Obama Advisor Delivered Presidential Threat To Pakistan Over Detained American, Say Officials

Donilon told Pakistanis release Ray Davis or else; Davis due in court Friday.

January 27, 2011, 8:04 PM

Feb. 10, 2011 — -- Pakistani officials said President Obama's national security advisor summoned Pakistan's ambassador to the White House Monday evening to deliver a threat from the president: Release Raymond Davis, an American being held in Lahore for killing two Pakistanis, or face the consequences.

National Security Advisor Tom Donilon told Ambassador Husain Haqqani, according to two Pakistani officials involved in negotiations about Davis, that the U.S. will kick Haqqani out of the U.S., close U.S. consulates in Pakistan, and cancel an upcoming visit by Pakistan's president to Washington, if Davis, a U.S. embassy employee, is not released from custody by Friday.

The outlines of the threat were confirmed to ABC News by a senior U.S. official, who was not authorized to speak on the record. A White House spokesperson, Tommy Vietor, declined comment.

Ambassador Haqqani denied, via Twitter, that any "US official, incl the NSA, has conveyed any personal threats 2 me or spoken of extreme measures."

Davis, 36, is expected in court early Friday morning in Lahore to face charges of shooting two men on motorcycle on Jan. 25. Davis says he killed the men because they had been following his car and were trying to rob him. Video emerged Thursday of Davis showing his State Department credentials to Pakistani police officers and saying, "I'm a consultant."

Davis is in Pakistan on a diplomatic passport, and the U.S. has demanded his immediate release on the grounds of diplomatic immunity. The stand-off between Washington and Islamabad has brought the already tense relationship between two uneasy allies to a new low.

Raymond Davis Is 'Technical Advisor' To Consulate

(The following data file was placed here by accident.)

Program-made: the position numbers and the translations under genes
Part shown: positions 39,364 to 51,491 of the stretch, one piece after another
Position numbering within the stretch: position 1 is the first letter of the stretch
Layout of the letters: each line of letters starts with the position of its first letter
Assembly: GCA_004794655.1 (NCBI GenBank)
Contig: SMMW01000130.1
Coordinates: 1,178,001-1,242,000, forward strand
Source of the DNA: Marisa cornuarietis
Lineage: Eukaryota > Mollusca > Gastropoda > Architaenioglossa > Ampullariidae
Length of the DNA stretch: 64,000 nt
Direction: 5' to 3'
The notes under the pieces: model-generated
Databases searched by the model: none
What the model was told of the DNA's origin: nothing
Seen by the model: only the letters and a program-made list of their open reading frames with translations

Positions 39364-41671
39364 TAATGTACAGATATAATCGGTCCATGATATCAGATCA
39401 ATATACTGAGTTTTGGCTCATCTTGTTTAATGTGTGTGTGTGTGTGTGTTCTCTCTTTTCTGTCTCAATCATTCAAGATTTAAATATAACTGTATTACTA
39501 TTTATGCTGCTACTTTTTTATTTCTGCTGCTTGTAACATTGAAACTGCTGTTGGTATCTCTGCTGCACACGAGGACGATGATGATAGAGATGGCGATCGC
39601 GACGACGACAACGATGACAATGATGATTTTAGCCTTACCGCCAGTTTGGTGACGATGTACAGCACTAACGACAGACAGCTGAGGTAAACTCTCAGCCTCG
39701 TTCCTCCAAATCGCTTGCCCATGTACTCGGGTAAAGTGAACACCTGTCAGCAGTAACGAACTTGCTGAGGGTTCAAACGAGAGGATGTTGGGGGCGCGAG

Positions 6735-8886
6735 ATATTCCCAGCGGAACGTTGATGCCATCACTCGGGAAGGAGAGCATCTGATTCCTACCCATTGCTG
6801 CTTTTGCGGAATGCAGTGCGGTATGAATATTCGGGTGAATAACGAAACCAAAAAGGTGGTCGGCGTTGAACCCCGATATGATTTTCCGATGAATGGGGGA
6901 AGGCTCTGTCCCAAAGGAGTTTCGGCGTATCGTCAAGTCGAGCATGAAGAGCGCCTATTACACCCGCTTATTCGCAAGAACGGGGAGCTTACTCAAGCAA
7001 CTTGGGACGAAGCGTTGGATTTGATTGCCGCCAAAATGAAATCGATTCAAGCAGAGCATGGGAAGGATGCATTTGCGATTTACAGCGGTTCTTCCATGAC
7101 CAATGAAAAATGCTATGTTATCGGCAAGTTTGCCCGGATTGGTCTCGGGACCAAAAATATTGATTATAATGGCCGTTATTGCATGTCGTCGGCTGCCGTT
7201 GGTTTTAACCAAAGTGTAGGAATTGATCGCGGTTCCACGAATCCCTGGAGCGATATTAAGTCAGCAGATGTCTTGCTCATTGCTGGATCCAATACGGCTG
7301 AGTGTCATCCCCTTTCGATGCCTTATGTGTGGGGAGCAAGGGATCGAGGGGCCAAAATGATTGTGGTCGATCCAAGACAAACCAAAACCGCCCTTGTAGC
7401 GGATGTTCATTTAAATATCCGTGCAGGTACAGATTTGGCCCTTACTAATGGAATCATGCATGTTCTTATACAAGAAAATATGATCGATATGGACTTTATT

The U.S. has refused to elaborate publicly on Davis' position in Pakistan except to say he is a "technical advisor" for the consulate in Lahore. But U.S. officials believe Davis's life is in danger the longer he spends time in a Lahore jail cell, the target of anti-American resentment from Pakistani citizens, some of whom have called for Davis to be executed.

"Our first fear is that the sentiment of the street in Pakistan is, 'Let's take him and hang him,'" said a current senior U.S. official.

According to the official, administration officials fear that the Pakistani government lacks control over Lahore municipal police, who have Davis in custody.

Pakistani government officials have claimed that Davis was being followed by men hired by Pakistan's intelligence agency because they suspected Davis was spying. American officials have said that Davis shot the two men in self defense, after they blocked his car with their motorcycle and brandished weapons.

In a video that aired in Pakistan yesterday, Davis could be seen and heard inside the Lahore police station moments after being taken into custody.

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"I need to tell the embassy where I'm at," Davis says to several police officers who are seen inspecting the identification cards around his neck. "I work as a consultant there."

In a statement to ABC News, Ambassador Haqqani denied that the U.S. and Pakistan were "negotiating through threats."

"Both sides are trying to work out a way forward," said Haqqani. "Our countries are sufficiently close to handle an irritant in our relationship."

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